Pegatron, one of Apple’s largest product assembly partners in the Far East, has been chosen to assemble the Cupertino tech-giant’s upcoming 13-inch MacBook model exclusively, according to a DigiTimes report published on Tuesday.
While the report stopped short of laying out a specific timeline for its release, citing industry sources, DigiTimes reporters claimed that Apple’s refreshed 13-inch MacBook model is codenamed “Star” internally, and carries the series number N84.
“Pegatron is likely to land orders from Apple to produce an ARM-based MacBook model, codenamed Star with a series number N84,” industry sources said.
13-inch MacBook Rumors
DigiTimes is known for its historically accurate track record when it comes to predicting Apple product plans. It was earlier this year, for instance, when the Taiwanese publication first reportedApple’s plansto kill its ultra-thin 13-inch MacBook Air and replace it with a slightly upgraded 13-inch MacBook of similar “entry-level proportions” this year.
Shortly thereafter, former KGI Securities analyst Ming-Chi Kuo issued a research note in which he corroborated the original DigiTimes report, noting in particular that Apple “has a more affordable MacBook Air” slated for release at some time in 2018.
It’s not entirely clear if the 13-inch MacBook refresh will be of the MacBook Air, MacBook, or MacBook Pro families (or whether it will be marketed under some other name, entirely). Also unclear is what kind of material upgrades we can expect of the revamped notebook — save for its rumored lower price point.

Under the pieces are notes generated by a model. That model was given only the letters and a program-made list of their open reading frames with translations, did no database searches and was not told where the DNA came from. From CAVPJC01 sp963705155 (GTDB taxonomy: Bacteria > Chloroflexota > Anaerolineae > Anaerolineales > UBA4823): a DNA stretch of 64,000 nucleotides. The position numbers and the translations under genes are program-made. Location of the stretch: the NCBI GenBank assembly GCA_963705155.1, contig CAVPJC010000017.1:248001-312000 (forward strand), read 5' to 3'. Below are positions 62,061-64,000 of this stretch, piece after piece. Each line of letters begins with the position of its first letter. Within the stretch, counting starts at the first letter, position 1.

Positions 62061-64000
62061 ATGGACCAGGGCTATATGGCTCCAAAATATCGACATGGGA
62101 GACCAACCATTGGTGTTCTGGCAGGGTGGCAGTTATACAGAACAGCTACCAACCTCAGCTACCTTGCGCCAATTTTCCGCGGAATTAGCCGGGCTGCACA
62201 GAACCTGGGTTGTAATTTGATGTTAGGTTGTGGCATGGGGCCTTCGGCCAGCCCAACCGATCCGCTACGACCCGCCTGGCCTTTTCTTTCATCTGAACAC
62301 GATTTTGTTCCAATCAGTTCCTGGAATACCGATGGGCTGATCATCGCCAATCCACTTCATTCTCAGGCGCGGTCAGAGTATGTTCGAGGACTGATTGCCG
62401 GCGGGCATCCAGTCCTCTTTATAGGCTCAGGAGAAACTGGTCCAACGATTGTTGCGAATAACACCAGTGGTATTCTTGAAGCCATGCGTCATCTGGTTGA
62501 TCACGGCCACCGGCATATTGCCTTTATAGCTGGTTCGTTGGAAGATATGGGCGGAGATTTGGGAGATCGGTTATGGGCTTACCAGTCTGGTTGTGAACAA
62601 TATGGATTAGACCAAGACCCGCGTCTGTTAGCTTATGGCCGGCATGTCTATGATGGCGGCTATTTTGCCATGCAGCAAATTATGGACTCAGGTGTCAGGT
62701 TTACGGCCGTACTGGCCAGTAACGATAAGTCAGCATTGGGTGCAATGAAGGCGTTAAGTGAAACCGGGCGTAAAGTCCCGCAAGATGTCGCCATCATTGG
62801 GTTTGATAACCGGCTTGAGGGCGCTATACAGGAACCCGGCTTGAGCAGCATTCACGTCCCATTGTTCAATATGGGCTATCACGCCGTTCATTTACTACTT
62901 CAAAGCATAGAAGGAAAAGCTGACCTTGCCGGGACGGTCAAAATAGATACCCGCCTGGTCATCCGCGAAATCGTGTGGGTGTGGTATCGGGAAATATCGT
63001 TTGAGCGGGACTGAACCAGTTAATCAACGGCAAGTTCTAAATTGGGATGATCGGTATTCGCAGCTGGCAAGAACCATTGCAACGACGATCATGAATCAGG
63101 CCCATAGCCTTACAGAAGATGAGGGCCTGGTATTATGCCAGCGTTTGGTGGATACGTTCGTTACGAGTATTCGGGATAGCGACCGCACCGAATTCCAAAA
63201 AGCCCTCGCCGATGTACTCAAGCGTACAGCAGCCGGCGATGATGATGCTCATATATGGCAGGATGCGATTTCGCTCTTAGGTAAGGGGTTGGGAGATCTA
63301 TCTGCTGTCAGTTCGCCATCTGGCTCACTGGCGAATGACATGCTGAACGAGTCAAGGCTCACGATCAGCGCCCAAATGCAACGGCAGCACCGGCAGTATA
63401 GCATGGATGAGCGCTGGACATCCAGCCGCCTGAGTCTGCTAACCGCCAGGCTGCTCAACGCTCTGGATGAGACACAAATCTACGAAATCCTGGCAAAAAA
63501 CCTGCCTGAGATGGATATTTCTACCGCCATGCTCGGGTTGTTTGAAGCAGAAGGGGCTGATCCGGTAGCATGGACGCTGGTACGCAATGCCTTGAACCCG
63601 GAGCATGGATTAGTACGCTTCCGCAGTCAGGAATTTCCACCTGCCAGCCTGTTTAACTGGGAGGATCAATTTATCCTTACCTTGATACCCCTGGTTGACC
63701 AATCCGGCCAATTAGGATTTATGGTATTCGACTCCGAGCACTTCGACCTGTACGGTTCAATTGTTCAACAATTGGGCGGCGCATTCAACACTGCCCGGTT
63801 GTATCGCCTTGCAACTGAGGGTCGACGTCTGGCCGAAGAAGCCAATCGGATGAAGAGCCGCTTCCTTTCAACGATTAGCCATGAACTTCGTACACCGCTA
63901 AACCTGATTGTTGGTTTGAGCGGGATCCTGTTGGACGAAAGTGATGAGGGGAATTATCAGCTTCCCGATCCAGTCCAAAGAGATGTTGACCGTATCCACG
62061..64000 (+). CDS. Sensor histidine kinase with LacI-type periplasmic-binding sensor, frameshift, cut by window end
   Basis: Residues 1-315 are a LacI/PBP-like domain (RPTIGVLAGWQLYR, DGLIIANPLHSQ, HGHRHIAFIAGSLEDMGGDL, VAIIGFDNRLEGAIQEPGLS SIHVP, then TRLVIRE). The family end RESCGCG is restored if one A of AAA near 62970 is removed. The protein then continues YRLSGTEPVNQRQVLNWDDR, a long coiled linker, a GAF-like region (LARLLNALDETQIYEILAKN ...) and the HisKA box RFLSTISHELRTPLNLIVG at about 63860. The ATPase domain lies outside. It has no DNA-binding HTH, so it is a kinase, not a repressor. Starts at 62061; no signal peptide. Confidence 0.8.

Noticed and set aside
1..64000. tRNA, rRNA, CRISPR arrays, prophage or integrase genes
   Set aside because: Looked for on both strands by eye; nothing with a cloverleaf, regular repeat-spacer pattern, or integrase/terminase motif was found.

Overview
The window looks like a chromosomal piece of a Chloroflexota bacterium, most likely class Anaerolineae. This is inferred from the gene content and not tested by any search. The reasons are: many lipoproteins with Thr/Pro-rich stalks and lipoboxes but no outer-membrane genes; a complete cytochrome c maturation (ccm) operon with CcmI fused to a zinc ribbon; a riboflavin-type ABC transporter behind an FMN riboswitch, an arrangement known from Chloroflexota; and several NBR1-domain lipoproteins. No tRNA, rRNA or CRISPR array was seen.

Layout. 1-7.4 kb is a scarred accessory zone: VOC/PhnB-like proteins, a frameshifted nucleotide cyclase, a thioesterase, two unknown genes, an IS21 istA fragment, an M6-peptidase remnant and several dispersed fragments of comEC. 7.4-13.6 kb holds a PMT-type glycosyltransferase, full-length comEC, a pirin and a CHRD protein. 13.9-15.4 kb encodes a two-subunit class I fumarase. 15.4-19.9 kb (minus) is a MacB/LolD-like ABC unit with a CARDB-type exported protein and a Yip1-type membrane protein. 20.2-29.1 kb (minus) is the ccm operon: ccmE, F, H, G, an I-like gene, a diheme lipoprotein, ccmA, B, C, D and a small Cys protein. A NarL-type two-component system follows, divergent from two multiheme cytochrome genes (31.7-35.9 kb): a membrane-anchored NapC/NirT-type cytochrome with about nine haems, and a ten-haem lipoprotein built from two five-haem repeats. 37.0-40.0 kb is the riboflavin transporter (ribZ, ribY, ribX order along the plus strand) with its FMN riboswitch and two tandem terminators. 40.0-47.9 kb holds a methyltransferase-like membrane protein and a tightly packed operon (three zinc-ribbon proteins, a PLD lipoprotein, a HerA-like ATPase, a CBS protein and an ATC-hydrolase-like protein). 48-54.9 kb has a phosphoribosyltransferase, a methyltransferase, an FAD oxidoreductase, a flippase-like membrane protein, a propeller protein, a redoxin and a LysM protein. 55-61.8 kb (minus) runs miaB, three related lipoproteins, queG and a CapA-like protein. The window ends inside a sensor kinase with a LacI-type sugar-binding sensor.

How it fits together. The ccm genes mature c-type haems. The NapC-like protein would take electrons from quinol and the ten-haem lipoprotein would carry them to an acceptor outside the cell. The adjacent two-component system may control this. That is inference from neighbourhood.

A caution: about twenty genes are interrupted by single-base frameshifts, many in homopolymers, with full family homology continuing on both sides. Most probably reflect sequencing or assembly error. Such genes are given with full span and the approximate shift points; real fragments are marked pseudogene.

Interestingly, DigiTimes suggested Apple could upgrade the unit’s display to a 13-inch Retina panel like the MacBook Pro — however the move would likely raise further questions about the new MacBook’s place in Apple’s broader lineup.
An ARM-based Mac?
Even more interesting is that DigiTimes — for the very firsttime — asserted in today’s report that Apple’s upcoming 13-inch MacBook will employ ARM’s CPU architecture as opposed to Intel’s.
While these claims are unverified until further notice, it’s worth pointing out that reports spanning as far back as September of last year have claimed that Apple eventually plans to build its own in-house CPUs for Mac computers like iMac and MacBook based on technology owned and licensed by ARM.
In fact, Apple already utilizes the ARM-designed T1 chip, which acts as the co-processor powering the OLED Touch Bar in its recent high-end MacBook Pro models. So it’s only plausible that Apple’s relationship with ARM would tighten as they work together to create and employ new technologies.
On the other hand, Apple is expected to retain Intel as its primary chip supplier — especially for MacBook Pros and future Macs of the high-end variety — for the foreseeable future. Intel’s insanely powerful i9 SoC is slated to be a powerhouse for future MacBooks and potentially iMac models.
As far as the 13-inch MacBook Air refresh is pertinent, well, it’s been about three years since we’ve seen any notable upgrades or revisions, so it would only seem fitting if all these 13-inch MacBook rumors turned out to be true. Perhaps Apple will surprise us at WWDC with a newer, lighter, cheaper, and faster MacBook Air, after all.